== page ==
The U.S. should never develop another joint fighter. When the services try to develop common weapons, the savings rarely materialize, but the problems sure do. The Niskanen Center’s Matthew Fay lays out the argument, here.
What the Pentagon’s bug bounty program won’t fix. The defense secretary reveals a prize pool of $150,000, but will the program show the limits of Silicon Valley solutions to DOD problems? Tech Editor Patrick Tucker reports, here.
How should the world respond to terrorism? The Atlantic inverts the classic Q&A to explore the complexities that shape global responses to terror groups. Read that, here.
Welcome to the Monday edition of The D Brief, by Ben Watson and Bradley Peniston. On this day in 1933, the USS Akron was destroyed in a thunderstorm over the Atlantic, killing 73 in the deadliest airship disaster ever. Subscribe to the D Brief: http://get.defenseone.com/d-brief/. Got news? Let us know: email@example.com.
The other conflict on Russia’s doorstep. A month and a half after Moscow announced it would soon send $200 million in air-defense weapons and equipment to the Armenian military, Russia now wants Armenia to stop warring with its neighbors in the separatist region of Nagorno-Karabakh, Azerbaijan, after more than two dozen soldiers died in fighting there over the weekend.
Some context: “Nagorno-Karabakh has been under the control of local ethnic Armenian forces and the Armenian military since a war ended in 1994 with no resolution of the region’s status. Fighting flared up there over the weekend, with a boy and at least 30 troops killed on both sides on Saturday, the worst fighting since the end of a full-scale war in 1994,” AP adds.
How corrupt leaders hide their money. Russian President Vladimir Putin and Ukrainian President Petro Poroshenko are among the 40 or so world leaders fingered in a gigantic leak of email and other documents lays out how dozens of the world’s most corrupt political leaders steal and hide billions of dollars. Leaked from a Panama law firm, the cache of 11.5 million documents detail just how the wealthy and powerful have sent money offshore for 40 years. USA Today: “Sunday’s jaw-dropping “Panama Papers” leak, which shows a global network of offshore companies helping the wealthy hide their assets, is already being called “the Wikileaks of the mega-rich.” Read USAT’s explainer, here. And The Guardian whipped up a short video explaining how Putin might have hidden a billion dollars, here. More than 100 news organizations are still chewing through the mammoth cache, so expect many, many more things like that.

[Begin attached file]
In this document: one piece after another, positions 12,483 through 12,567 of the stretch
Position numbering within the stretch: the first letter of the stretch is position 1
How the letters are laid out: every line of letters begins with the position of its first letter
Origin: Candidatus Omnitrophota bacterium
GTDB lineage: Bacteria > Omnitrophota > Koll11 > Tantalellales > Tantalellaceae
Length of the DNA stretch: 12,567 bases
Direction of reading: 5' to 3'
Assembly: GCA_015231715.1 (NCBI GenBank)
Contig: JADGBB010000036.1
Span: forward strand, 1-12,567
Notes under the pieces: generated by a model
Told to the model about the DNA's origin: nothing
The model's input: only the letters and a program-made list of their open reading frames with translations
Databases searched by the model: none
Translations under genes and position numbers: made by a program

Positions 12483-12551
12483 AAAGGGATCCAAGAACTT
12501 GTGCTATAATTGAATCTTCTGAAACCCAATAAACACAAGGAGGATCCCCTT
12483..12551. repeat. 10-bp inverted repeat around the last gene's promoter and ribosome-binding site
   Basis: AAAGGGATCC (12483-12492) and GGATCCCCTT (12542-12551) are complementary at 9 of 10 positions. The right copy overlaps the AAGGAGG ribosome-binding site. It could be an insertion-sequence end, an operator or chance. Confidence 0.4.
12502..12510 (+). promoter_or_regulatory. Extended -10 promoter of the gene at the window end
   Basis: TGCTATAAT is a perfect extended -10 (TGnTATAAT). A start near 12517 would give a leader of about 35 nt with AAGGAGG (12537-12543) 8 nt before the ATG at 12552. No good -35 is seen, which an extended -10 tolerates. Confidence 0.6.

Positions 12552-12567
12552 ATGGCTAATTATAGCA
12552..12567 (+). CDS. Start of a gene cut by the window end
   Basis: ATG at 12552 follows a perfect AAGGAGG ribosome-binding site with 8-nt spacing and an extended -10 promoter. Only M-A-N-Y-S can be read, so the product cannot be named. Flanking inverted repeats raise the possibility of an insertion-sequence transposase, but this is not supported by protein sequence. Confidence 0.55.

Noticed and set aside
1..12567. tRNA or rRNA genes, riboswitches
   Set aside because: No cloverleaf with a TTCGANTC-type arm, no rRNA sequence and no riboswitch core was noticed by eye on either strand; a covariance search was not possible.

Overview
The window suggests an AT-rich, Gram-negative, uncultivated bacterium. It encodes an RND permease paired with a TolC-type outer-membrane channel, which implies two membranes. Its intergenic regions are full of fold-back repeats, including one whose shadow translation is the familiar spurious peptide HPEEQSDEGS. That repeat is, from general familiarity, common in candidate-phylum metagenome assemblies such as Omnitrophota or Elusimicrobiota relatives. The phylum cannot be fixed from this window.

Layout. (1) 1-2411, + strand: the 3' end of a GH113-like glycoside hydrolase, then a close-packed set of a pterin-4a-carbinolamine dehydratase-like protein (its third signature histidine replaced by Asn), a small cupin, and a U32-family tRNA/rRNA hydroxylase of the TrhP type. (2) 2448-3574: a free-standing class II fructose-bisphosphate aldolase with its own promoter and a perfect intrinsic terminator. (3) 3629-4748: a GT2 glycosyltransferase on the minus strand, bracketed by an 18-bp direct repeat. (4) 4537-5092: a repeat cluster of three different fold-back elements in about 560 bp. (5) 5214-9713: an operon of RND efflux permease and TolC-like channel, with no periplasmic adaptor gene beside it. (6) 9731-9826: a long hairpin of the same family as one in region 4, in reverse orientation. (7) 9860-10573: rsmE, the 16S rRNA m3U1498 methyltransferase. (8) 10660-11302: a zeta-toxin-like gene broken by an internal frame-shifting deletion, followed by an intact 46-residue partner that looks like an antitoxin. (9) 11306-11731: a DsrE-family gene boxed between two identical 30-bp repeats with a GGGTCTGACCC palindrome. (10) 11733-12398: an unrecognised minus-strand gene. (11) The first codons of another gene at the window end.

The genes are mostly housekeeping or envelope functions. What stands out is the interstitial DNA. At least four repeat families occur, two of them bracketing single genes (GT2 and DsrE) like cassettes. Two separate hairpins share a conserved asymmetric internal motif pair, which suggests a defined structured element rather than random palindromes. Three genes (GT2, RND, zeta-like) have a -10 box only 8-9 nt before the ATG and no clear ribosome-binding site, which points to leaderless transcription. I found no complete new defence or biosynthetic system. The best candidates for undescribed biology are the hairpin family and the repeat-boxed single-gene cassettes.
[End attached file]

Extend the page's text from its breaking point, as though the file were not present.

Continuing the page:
Lastly today: We may have a new task for our emerging NCOs in the U.S. Army—the service wants pocket-sized drones for its squads as early as 2018, Army Times reported on Sunday. “The service on March 1 requested information papers from industry on what technology might be available for what it’s calling Soldier Borne Sensors… The technology and concept are not new. British and Norwegian forces have been using PD-100 Black Hornet drones since about 2012, and the British have heavily leaned on them in Afghanistan. Last spring, the Army tested them along with a number of other gadgets at Maneuver Battle Lab Army Expeditionary Warrior Experiments at Fort Benning. U.S. special operations forces have deployed with them.”
A quick rundown of its perks—it should weigh less than a third of a pound and ideally fit into a cargo pocket; it needs to be deployable within 60 seconds and fly for 15 minutes with the ability to detect a human-sized object within 50 to 75 feet with “90 percent probability,” and operators should be able to work with the device from as far away as 1,200 meters. Its first “industry day” is scheduled for next Tuesday. More here.